William Djaja Tjokroaminata wrote:
> 
> Well, I am proposing 2 alternatives that I think is more consistent with
> the rest of Ruby.
> 
> 1) The use of the keyword "private"
> Any methods defined after this keyword is private.  So probably we can
> make any new instance variables created after this keyword to be also
> private.  But mixing the private and non-private variables will be
> confusing.

I'd prefer having something explicit like:
  private_variables :some, :privvy, :vars, :listed, :here
making @some, @privvy, @vars, @listed and @here private in that class.

And who knows, perhaps there is some magic tricks to be learned if
privateness can be dynamic and delayed. (I.e. define class, methods and
make instances, then pull a class_eval { private_variables :somevar })


> 2) The use of a new symbol.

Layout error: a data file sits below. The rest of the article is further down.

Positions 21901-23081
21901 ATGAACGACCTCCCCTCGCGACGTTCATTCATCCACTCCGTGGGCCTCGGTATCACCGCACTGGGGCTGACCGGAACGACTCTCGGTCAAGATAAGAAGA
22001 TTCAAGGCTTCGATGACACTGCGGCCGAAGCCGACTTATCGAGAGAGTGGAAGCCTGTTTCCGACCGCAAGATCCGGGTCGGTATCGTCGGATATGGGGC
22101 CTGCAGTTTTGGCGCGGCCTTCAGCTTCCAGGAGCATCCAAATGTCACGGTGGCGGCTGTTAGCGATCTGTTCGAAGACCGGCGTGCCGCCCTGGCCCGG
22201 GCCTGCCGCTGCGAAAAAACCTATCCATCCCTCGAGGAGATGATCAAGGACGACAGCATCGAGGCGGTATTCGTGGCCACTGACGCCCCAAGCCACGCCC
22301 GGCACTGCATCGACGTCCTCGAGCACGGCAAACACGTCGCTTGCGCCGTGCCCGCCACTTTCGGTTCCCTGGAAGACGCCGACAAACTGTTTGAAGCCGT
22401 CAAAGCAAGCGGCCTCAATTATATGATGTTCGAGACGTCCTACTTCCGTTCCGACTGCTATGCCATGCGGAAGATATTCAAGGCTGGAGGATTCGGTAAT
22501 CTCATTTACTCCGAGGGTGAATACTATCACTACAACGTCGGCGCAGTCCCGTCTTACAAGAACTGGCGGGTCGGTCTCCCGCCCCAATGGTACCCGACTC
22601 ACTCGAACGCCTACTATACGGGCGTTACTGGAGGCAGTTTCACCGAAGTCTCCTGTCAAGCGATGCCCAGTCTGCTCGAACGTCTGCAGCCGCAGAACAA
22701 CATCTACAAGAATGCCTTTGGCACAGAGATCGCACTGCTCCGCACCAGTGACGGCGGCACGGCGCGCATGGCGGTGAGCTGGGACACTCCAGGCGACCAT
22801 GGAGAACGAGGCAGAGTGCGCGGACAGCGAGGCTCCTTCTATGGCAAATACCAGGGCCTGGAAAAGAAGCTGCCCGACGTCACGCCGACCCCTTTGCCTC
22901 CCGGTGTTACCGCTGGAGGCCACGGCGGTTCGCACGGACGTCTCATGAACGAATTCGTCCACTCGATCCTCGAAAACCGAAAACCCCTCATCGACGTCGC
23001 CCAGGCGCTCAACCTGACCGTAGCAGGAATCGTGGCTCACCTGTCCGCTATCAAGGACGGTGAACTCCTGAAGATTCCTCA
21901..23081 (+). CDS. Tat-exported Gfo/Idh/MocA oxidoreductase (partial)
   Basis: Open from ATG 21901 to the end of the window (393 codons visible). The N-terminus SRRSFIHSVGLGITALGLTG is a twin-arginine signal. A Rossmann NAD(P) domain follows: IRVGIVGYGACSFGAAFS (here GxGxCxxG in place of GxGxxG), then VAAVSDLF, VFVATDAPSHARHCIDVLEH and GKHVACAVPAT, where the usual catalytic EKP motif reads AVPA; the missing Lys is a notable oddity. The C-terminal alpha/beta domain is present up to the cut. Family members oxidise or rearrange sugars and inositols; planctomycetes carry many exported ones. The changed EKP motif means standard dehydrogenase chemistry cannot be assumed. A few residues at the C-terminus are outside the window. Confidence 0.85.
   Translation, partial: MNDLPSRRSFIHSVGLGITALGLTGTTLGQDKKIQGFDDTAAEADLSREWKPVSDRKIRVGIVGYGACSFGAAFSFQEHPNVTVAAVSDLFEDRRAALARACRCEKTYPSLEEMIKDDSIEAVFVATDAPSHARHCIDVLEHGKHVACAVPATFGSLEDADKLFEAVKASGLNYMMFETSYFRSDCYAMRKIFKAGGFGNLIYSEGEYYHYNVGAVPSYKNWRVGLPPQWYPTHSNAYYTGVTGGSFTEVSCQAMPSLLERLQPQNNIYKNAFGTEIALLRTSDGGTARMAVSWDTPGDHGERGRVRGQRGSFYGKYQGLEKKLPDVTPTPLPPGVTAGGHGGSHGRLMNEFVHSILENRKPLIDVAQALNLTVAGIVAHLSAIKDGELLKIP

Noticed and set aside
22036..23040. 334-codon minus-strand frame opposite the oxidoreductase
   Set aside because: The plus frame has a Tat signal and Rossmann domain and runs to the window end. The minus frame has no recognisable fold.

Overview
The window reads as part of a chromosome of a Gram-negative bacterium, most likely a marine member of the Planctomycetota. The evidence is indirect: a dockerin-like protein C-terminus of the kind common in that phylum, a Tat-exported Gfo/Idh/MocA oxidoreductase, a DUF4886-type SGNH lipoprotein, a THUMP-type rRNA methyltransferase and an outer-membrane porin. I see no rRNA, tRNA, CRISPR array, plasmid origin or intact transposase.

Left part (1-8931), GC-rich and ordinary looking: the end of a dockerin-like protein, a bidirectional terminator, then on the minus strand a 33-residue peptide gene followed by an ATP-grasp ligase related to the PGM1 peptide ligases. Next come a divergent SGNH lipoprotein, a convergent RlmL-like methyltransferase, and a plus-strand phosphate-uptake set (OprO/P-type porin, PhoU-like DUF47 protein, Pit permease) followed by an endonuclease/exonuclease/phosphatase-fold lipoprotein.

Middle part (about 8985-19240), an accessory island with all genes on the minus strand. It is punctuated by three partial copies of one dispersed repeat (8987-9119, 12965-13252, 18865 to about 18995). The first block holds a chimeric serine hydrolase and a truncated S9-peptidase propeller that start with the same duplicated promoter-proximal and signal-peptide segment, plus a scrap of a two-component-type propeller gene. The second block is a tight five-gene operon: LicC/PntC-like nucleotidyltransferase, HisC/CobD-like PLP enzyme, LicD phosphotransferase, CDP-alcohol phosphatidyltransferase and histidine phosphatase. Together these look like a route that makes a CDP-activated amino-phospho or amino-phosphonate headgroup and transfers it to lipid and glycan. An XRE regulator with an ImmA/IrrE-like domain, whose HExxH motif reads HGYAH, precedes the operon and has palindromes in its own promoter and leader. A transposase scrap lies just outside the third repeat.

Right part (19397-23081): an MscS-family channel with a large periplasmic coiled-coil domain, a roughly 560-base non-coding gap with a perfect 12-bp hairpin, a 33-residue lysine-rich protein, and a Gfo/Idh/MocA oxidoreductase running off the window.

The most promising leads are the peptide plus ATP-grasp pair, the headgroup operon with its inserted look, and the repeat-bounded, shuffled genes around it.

> Ruby is to some extent influenced by Perl, and in Perl "$", "@", and
> "%" are used to denote the type of variables.  Ruby has used "$" and
> "@" for special meaning for variables, so this suggests to use "%" prefix
> for private variables.

IIRC, neither of $ or @ are used as operators, but % is modulus in Ruby.
I can't think of any case where it would not be backwards compatible,
but I think it looks confusing: 
	a = b%c  # b modulus c
	a = b %c # call method b with one argument; private variable c
But then, perhaps we have enough training dealing with this confusion
due to things like a +5 versus a+5...

Now, earlier when the talk of local variables came up, I noticed the ?
sign sitting to the left of the $ on my keyboard. The pound sign almost
looks like a L too! (L for local. ) Or maybe even ?, which looks like to
S's (supersecret perhaps). Don't take these ideas too serious though. I
do not prefer to program in ASCII art. :-)
  
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